With weeks remaining to decide on Mayor John Engen’s city budget proposal, City Council’s latest meeting boiled the issue down to a debate over whether to raise property taxes or cut city spending. In response to Engen’s request for a 4.82 percent property tax increase, the conservative minority wants to cut the city budget by as much as $1.5 million.
Engen says his proposed increase—the combined sum of a 2.92 percent raise in the general fund levee and a 1.9 percent hike in debt service on a voter-approved fire mill levee—will cost homeowners just $26 a year on a $225,000 home. With rising energy and utility costs, he says the plan will enable the city to continue to deliver the high level of service it currently offers.
“I can certainly understand the reasons to keep spending down,” says Engen. “The City of Missoula operates very efficiently, and we worked hard on finding adjustments in our property tax revenue collection to [maintain that].”
But City Council’s five-member conservative minority stands behind a list of budget cuts unveiled by Ward 2 Councilman John Hendrickson at a recent budget committee meeting. Since then, conservatives have tried to clarify an emerging point of contention: They want to cut spending, not services.
“People think we’re trying to gut departmental budgets,” said Ward 5 Councilwoman Renee Mitchell at Monday’s meeting. “It’s just not true.”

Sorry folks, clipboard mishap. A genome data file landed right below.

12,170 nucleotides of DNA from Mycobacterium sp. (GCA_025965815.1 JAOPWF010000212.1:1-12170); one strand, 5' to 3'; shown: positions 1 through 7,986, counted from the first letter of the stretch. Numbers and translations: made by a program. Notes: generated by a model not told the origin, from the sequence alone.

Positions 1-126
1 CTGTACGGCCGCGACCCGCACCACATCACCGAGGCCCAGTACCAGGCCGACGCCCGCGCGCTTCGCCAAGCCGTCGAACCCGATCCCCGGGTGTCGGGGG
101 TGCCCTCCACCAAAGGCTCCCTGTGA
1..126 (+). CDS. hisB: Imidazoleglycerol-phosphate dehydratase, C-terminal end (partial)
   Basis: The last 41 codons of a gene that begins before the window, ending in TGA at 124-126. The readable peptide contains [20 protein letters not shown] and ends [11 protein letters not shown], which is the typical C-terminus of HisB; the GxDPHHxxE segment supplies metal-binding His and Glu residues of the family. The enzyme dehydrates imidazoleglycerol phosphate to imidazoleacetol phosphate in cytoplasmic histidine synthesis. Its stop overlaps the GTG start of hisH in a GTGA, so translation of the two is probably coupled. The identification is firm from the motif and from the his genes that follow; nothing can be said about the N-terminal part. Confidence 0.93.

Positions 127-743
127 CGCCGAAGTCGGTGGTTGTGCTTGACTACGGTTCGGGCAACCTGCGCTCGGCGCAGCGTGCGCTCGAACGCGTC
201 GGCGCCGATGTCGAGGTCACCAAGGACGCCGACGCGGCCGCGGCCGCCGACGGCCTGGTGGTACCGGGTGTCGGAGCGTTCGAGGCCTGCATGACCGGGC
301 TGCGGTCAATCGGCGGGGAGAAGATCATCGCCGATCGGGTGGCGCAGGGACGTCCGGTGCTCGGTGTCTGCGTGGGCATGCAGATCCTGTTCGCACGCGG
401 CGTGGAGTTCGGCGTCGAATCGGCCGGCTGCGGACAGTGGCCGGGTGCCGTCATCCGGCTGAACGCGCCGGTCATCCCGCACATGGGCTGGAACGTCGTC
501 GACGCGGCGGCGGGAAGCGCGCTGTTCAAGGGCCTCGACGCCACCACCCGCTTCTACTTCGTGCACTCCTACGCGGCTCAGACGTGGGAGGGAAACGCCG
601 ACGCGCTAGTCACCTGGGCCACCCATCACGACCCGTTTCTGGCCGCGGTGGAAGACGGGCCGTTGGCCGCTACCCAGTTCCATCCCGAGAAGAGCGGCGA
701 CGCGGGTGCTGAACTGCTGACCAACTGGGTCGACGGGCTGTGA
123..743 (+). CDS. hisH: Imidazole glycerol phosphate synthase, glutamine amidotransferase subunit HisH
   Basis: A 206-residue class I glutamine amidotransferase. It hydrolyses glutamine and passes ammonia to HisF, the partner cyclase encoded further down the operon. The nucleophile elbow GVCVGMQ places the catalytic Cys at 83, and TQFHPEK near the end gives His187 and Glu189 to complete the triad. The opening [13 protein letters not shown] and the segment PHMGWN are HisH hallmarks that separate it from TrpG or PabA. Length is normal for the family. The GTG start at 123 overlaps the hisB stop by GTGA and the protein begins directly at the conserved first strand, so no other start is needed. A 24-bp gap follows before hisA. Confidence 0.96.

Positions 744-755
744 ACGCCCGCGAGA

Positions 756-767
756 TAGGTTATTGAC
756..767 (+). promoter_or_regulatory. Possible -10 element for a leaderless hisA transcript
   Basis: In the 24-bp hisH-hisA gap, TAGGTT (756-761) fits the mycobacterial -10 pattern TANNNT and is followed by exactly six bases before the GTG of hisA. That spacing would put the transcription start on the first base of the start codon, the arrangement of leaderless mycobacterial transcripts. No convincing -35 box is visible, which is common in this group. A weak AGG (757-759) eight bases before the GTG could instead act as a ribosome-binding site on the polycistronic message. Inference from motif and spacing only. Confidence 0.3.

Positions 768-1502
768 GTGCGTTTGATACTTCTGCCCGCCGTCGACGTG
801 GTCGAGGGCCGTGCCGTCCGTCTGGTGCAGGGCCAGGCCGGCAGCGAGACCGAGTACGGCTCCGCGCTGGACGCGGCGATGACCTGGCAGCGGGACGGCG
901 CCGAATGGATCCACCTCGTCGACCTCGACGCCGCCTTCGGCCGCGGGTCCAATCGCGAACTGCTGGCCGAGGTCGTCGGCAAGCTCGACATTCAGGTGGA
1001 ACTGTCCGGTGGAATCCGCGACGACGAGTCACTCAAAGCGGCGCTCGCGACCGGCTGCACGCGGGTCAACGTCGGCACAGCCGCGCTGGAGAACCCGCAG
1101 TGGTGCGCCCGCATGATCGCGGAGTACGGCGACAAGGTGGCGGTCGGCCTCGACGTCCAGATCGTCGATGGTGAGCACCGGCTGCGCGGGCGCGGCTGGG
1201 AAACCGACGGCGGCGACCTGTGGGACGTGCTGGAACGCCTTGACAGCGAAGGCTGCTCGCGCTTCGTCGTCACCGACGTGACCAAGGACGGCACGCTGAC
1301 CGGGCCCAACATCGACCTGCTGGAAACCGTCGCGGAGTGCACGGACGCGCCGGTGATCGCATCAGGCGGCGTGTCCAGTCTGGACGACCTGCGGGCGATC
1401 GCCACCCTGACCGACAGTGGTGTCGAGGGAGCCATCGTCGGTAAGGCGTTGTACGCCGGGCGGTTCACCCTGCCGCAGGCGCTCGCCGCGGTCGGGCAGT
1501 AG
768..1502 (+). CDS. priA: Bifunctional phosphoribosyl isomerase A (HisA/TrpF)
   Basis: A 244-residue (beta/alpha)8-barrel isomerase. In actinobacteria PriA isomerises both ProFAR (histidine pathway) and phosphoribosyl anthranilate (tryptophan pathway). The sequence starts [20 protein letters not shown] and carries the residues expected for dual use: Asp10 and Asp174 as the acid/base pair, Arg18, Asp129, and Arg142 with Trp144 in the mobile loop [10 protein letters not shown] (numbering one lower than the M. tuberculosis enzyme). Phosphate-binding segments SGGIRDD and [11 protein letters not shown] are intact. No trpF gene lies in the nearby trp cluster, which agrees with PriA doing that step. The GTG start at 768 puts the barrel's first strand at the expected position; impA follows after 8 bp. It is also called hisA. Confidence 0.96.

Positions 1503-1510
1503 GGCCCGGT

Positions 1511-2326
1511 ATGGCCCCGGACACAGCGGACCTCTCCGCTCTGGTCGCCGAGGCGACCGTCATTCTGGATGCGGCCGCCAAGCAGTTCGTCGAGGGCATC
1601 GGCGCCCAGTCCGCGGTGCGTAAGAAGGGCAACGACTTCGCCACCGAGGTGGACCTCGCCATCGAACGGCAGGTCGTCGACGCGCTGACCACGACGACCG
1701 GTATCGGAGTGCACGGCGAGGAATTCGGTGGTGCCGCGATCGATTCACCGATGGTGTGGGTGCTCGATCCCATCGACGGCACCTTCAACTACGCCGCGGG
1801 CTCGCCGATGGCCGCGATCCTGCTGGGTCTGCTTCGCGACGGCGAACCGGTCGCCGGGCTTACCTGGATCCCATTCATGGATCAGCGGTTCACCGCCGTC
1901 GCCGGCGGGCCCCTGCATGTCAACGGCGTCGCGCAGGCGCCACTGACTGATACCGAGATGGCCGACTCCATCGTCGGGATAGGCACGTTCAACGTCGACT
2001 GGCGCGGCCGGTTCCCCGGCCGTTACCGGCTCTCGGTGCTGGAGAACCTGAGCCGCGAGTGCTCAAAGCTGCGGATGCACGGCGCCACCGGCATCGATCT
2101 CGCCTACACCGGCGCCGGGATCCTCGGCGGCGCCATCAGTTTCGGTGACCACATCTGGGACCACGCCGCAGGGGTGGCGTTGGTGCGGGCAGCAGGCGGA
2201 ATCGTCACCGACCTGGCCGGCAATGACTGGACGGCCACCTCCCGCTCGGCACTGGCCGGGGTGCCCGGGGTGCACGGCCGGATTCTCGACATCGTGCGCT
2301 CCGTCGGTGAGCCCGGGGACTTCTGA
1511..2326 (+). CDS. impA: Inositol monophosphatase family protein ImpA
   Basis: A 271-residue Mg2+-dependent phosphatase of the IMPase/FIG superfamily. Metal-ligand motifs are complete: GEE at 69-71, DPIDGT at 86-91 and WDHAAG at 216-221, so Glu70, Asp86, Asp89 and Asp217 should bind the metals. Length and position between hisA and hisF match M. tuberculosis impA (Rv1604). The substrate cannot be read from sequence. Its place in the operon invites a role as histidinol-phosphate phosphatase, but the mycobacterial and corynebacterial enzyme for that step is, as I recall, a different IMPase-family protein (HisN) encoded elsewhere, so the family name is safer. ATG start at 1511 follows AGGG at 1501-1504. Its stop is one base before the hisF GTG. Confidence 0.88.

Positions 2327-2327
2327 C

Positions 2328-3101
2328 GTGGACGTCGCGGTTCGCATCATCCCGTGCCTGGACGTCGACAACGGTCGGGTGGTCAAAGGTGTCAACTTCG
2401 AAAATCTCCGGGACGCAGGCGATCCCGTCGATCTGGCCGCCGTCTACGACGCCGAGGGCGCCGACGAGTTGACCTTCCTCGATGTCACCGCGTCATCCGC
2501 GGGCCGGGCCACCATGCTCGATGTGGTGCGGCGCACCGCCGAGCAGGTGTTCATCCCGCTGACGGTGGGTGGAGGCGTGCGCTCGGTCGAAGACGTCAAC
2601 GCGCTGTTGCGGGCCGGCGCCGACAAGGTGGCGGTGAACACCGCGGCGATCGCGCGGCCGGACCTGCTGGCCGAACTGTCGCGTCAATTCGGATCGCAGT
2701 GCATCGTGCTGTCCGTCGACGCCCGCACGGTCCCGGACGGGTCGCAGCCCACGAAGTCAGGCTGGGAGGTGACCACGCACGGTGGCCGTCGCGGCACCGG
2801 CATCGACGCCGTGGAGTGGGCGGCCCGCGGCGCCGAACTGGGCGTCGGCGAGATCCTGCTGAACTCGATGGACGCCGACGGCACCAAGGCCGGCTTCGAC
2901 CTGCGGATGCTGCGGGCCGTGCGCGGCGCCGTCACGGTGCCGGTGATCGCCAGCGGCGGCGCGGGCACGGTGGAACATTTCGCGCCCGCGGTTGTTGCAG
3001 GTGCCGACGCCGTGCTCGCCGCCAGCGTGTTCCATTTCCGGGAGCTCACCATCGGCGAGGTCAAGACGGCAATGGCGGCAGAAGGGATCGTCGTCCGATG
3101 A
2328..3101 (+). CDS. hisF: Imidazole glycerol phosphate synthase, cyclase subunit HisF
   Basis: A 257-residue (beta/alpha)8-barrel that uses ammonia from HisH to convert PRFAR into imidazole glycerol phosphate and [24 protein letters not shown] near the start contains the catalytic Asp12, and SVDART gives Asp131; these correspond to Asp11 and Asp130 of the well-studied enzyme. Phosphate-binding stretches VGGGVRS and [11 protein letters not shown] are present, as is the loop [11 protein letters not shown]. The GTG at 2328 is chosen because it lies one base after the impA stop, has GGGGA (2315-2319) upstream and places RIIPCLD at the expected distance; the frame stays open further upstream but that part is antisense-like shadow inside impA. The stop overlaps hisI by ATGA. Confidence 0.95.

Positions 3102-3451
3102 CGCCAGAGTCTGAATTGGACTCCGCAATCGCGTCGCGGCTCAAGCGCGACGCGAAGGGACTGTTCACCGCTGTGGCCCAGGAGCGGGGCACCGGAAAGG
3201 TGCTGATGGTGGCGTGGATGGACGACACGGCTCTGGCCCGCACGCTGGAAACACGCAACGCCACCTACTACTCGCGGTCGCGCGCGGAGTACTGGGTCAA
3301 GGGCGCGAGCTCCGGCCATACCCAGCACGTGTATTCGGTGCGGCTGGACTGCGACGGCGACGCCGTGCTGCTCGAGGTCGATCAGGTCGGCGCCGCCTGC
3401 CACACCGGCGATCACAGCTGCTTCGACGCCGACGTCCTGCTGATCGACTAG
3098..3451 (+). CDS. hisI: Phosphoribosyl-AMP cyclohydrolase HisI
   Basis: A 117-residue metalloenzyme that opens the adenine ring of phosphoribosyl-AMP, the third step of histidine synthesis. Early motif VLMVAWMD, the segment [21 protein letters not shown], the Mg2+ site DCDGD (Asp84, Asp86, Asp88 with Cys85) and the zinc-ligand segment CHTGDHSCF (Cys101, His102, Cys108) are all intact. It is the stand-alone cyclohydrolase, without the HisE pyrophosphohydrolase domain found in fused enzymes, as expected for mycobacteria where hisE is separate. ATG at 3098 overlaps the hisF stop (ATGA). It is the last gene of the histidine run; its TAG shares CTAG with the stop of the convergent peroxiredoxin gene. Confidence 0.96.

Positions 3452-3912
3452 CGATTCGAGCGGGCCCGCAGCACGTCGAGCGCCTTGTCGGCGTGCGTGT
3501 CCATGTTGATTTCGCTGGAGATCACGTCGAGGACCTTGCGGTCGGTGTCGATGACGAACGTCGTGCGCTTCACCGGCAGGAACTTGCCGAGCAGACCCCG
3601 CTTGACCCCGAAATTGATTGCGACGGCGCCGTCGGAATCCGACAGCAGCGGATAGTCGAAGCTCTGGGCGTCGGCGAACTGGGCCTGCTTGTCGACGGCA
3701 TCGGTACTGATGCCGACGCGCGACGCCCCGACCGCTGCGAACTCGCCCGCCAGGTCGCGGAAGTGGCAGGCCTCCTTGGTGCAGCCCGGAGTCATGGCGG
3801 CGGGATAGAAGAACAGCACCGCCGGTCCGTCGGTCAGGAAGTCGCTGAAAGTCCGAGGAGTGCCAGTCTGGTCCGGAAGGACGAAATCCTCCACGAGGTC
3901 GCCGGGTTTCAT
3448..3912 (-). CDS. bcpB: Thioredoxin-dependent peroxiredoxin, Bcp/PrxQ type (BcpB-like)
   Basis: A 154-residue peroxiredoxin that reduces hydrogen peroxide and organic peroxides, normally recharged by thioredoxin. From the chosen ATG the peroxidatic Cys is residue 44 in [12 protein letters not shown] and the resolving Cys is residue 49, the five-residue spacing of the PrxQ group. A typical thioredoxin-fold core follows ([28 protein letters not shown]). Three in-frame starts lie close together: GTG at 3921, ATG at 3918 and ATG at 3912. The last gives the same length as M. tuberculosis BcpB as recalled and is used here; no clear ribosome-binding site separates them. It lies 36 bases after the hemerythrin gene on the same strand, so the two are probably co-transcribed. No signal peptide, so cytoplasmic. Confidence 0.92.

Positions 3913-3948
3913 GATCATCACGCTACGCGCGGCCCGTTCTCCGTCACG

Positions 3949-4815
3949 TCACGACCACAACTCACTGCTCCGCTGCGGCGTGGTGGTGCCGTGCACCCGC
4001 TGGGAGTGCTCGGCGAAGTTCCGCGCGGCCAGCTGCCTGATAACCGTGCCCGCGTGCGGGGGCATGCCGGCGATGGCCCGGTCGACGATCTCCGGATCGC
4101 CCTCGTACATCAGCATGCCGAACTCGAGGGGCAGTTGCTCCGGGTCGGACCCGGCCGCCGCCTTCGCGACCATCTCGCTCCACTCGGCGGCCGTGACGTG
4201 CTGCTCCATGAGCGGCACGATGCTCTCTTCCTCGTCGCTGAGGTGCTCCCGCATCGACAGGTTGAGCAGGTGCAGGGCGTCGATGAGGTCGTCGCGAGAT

Conservatives say they want to “consolidate” and “re-program” the budget—improving efficiency without lowering the level of service. How they propose to do that has yet to be explained.
Conservatives did offer that council could downsize overlapping staff duties and eliminate non-essential spending in areas like Parks and Recreation, the Office of Planning and Grants and the mayor’s staff.
“I’ve got seniors telling me they’re not only getting taxed out of their homes, but they’re also getting priced out of their apartments because of rising rent,” said Ward 4 Councilwoman Lyn Hellegaard.
Following a special presentation from Engen about the tax increase at the Budget Committee of the Whole meeting Aug. 27, City Council will renew its budget deliberations when it reconvenes Monday, Sept. 8, after a Labor Day recess.